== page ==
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Guyana- Venezuela border controversy tops Commonwealth’s agenda

Commonwealth Secretary General Kamalesh Sharma.

The 53-nation Commonwealth Saturday reiterated that it was siding with Guyana in its maritime and land border controversy with Venezuela, even as the global organisation prepares to discuss the issue in New York in another three months.

“There have been recent developments including a claim by a neighbouring country over Guyana’s land and maritime areas, and the Commonwealth has moved swiftly and appropriately in collective solidarity with Guyana,” the Commonwealth Secretary-General Kamalesh Sharma said in remarks on arriving in Guyana.

While here, he is expected to meet with Guyanese leaders, the Speaker of the National Assembly and other key stakeholders.   At the end of his three-day visit,  Sharma heads to Barbados for the summit of Caribbean Community (Caricom) leaders.

Sharma has since convened the Commonwealth Ministerial Group on Guyana which is now scheduled to meet in New York in September, the same venue and month when Commonwealth Foreign Ministers are due to meet to discuss the situation affecting this former British Colony.

The international community is increasingly paying attention to Guyana in recent weeks following Venezuela’s unilateral adjustment of its maritime boundary on May 27, 2015 to take in all of the Atlantic waters off the Essequibo Coast.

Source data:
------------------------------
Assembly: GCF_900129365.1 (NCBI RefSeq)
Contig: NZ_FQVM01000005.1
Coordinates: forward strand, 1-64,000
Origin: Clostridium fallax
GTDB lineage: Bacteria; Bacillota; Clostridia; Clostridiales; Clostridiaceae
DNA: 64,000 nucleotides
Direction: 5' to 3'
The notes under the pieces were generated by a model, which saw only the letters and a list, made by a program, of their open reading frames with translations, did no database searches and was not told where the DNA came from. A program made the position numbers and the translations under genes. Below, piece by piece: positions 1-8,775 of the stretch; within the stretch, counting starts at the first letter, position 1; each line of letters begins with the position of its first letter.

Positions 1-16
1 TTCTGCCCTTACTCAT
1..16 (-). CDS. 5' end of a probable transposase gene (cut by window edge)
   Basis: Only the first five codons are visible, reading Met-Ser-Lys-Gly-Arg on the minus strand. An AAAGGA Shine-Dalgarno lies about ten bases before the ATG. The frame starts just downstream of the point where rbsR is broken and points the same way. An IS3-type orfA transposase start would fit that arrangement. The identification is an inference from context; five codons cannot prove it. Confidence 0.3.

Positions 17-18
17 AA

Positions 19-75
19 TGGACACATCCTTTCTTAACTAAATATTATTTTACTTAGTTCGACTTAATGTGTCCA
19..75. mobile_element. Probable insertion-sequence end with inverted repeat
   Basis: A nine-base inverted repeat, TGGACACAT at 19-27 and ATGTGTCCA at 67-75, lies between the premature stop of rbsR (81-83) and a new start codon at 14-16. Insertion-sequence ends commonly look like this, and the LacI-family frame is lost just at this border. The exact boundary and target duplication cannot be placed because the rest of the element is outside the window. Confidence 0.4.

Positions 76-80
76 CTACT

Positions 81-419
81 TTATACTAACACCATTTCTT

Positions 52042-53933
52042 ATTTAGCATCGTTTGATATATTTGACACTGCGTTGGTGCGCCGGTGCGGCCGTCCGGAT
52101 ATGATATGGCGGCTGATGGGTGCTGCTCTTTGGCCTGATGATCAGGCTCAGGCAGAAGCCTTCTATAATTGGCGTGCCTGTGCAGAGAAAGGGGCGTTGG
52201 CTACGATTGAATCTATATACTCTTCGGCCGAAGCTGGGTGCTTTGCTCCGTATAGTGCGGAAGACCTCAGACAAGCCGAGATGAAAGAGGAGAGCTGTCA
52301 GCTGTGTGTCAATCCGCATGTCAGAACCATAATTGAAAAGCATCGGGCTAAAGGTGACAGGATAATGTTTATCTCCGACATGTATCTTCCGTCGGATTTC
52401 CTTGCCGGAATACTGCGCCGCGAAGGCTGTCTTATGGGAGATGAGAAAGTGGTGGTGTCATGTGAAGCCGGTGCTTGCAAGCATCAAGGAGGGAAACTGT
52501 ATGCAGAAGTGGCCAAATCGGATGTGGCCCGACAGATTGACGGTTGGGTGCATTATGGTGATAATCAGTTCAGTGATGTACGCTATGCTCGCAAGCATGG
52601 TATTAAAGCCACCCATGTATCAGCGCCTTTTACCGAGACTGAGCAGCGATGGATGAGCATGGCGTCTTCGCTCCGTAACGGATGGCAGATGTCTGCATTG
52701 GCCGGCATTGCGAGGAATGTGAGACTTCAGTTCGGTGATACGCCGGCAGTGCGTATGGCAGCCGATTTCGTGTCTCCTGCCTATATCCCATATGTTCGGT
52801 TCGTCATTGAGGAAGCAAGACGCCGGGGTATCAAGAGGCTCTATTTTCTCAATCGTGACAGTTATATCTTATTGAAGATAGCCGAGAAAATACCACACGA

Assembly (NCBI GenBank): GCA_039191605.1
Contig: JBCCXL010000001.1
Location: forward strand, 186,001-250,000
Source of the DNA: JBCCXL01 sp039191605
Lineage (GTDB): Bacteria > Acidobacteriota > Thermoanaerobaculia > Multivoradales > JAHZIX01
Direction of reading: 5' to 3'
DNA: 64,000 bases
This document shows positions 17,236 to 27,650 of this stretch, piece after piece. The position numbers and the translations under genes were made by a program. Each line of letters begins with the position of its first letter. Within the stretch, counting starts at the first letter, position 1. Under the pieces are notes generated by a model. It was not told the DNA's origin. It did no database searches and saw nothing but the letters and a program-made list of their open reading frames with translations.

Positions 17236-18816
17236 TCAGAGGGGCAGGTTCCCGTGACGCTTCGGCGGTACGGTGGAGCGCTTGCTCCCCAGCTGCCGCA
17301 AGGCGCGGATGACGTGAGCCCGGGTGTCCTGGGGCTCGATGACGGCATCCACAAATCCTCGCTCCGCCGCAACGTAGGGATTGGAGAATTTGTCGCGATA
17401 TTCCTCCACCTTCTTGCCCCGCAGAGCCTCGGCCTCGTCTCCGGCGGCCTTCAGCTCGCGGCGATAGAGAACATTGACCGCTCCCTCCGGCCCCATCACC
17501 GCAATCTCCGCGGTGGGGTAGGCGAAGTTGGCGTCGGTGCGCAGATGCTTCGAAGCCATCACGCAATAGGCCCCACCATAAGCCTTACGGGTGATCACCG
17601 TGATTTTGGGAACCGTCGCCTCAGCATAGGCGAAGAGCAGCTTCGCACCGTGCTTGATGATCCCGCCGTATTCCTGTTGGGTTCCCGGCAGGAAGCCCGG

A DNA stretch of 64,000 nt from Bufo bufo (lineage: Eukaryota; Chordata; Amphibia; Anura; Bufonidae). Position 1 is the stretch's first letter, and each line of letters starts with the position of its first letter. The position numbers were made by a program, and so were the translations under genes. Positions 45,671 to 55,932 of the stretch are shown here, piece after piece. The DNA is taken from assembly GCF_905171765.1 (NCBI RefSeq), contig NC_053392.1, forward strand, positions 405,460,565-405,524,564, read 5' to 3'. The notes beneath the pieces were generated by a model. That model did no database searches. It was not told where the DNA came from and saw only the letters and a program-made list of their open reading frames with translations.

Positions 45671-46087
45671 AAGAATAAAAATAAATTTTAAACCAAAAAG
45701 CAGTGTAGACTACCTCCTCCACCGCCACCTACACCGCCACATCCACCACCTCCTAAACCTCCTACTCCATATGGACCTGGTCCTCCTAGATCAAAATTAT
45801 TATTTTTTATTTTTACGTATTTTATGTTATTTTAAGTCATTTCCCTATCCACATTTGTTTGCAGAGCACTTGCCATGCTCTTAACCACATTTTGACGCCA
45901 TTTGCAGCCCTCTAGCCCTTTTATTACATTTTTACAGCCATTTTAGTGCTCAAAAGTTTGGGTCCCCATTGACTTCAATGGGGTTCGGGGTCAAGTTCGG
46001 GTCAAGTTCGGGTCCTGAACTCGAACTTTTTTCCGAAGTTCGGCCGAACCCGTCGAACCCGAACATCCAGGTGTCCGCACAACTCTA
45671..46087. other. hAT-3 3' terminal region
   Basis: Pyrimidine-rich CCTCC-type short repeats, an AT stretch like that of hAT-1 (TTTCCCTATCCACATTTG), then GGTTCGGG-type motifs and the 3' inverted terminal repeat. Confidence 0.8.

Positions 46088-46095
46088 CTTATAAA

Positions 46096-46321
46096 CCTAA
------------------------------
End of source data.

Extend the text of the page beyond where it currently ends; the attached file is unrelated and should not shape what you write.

Tired of Venezuela’s lingering claim that has scared away investors mainly in the offshore oil industry, Guyana has already stated that it would be asking the United Nations Secretary General Ban Ki Moon to request the International Court of Justice (ICJ) to review the 1899 Arbitral Tribunal Award and so settle the 60-year old border controversy with its Spanish-speaking neighbour.

The Commonwealth Secretary General said all Commonwealth Foreign Ministers have been kept informed of this development.

“The Commonwealth stands as one and speaks with one voice in our commitment to Guyana’s sovereignty and territorial integrity. We are an association of 53 member states worldwide accounting for one quarter of the United Nations membership. Commonwealth member governments, individually and collectively, are also committed to the peaceful resolution of disputes and to the rule of law,” said the Commonwealth Secretary-General.

At the last Commonwealth Heads of Government Meeting, held in Sri Lanka in 2013, the Commonwealth leaders, “…reaffirmed their unequivocal support for the maintenance and preservation of Guyana’s sovereignty and territorial integrity.”

 “The Commonwealth remains steadfast in its support for the Government and people of Guyana,” the Secretary-General concluded.